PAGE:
Newspaper article Evansville Courier & Press (2007-Current)

Financial Deals Hound Treasurer Hopefuls ; Candidates Each Have Past Actions to Address

Newspaper article Evansville Courier & Press (2007-Current)

Financial Deals Hound Treasurer Hopefuls ; Candidates Each Have Past Actions to Address

Article excerpt

INDIANAPOLIS - Financial questions from years-old deals are dogging two top candidates seeking the Republican nomination for state treasurer and evoking memories of previous intraparty battles. For Marion Mayor Wayne Seybold, questions about a deal to redevelop a former YMCA building in the city's core have bubbled up. A fight among church officials over a land sale has crept into financial adviser Don Bates' race.

Both cases are old transactions, but the questions have persisted as each man seeks the Republican Party's nod to become one of the state's chief investment officers.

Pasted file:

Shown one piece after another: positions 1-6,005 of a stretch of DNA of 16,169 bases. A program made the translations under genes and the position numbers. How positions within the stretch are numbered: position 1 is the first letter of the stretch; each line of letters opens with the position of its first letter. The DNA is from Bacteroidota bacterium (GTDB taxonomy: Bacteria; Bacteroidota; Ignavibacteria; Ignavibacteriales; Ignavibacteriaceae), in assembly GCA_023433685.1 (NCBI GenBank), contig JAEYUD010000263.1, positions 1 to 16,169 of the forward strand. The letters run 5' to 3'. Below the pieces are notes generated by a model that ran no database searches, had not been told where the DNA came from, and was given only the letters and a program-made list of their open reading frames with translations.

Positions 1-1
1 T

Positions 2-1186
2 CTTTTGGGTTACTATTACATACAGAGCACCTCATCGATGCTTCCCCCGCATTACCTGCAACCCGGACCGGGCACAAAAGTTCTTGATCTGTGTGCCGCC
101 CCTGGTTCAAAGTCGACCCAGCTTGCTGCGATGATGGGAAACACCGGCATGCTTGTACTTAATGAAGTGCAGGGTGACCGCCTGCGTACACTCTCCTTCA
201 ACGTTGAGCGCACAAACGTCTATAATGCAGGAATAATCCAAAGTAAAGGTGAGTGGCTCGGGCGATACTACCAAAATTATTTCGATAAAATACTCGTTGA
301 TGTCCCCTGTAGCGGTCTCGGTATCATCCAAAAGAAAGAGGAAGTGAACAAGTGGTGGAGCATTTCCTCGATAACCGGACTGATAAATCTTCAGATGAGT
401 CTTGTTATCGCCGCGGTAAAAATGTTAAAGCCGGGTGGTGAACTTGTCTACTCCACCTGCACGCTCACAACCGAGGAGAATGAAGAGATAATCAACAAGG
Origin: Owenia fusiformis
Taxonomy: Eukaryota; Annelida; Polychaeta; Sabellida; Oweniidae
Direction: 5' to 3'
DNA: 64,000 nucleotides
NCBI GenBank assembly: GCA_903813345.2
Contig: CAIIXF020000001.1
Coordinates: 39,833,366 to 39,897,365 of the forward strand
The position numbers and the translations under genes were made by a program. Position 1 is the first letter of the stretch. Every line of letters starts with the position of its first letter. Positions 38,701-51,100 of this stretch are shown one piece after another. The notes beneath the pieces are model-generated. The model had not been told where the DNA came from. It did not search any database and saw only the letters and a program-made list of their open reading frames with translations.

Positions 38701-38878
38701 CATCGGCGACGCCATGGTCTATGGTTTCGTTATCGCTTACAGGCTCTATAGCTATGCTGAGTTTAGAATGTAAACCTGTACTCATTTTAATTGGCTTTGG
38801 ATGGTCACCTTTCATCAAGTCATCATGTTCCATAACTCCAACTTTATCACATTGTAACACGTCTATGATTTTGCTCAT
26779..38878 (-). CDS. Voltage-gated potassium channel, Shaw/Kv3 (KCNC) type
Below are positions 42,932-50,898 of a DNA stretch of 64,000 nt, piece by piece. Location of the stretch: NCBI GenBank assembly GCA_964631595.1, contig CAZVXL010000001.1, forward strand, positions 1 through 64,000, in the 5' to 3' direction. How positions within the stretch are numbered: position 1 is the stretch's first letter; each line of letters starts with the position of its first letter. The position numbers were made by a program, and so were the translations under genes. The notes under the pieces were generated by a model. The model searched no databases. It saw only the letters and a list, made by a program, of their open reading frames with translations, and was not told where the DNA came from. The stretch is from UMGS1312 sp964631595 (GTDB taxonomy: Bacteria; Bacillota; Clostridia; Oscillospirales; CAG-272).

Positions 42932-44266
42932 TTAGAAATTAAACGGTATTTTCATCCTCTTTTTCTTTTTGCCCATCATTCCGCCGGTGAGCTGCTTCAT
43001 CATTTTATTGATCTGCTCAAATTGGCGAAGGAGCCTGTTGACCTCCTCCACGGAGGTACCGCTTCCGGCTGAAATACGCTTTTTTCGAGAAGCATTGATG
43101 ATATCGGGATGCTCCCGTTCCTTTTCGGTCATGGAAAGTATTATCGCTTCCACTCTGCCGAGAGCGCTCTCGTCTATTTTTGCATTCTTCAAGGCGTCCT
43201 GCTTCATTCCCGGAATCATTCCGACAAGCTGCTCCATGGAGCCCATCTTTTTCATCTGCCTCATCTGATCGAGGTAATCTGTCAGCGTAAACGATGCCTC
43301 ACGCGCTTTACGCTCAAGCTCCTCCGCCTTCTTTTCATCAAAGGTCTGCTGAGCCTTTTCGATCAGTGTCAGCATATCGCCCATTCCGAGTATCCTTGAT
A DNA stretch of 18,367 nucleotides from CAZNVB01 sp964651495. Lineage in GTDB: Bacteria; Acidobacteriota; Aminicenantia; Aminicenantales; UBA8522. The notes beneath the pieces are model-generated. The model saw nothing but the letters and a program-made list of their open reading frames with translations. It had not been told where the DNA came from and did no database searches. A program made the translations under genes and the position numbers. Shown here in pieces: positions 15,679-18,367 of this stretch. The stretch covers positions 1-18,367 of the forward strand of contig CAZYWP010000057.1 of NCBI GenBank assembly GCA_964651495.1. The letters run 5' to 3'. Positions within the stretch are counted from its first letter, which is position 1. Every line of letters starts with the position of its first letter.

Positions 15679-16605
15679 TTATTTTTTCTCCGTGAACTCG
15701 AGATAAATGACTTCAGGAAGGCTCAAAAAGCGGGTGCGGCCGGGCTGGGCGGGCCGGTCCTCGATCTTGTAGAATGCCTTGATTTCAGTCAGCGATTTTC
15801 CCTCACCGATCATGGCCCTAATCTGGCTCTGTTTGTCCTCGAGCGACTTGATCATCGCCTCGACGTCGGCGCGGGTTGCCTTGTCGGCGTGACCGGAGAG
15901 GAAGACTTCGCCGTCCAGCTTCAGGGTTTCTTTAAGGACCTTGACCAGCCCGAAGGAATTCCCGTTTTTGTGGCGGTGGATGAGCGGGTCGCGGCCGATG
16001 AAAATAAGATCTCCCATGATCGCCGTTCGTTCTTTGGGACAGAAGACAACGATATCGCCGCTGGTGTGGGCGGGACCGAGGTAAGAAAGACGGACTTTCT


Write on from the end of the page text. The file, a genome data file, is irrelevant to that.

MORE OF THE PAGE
Seybold, Bates and Kelly Mitchell, a top staffer in the treasurer's office, will seek the nomination next week during the Republican Party convention in Fort Wayne. The three are looking to replace Treasurer Richard Mourdock, who is term-limited and cannot seek re-election in November.

TIF LOAN

Seybold faces scrutiny over a $2.5 million loan Marion made in 2009 to a Korean businessman, Michael An.

The money was offered through tax-increment financing, a popular economic development tool that provides developers money up front in return for the guarantee their property tax payments will repay that debt in the future.

But The Marion Chronicle-Tribune has reported extensively on questions about the deal - including whether the money was spent properly and if it will be repaid to the city. The paper's most recent story focused on a city refinancing of that loan in 2011 that decoupled the property tax payments from the loan, leaving open the possibility it may not be repaid if the project falls through.

Seybold said last week that the questions have been blown out of proportion and that the project is moving forward after hitting some road bumps. He calls the redevelopment of the former YMCA building crucial to his city's rehabilitation.

And he blames political opponents, including Grant County Democrats, for trying to take advantage of the statewide attention being paid to him as he runs for treasurer. …

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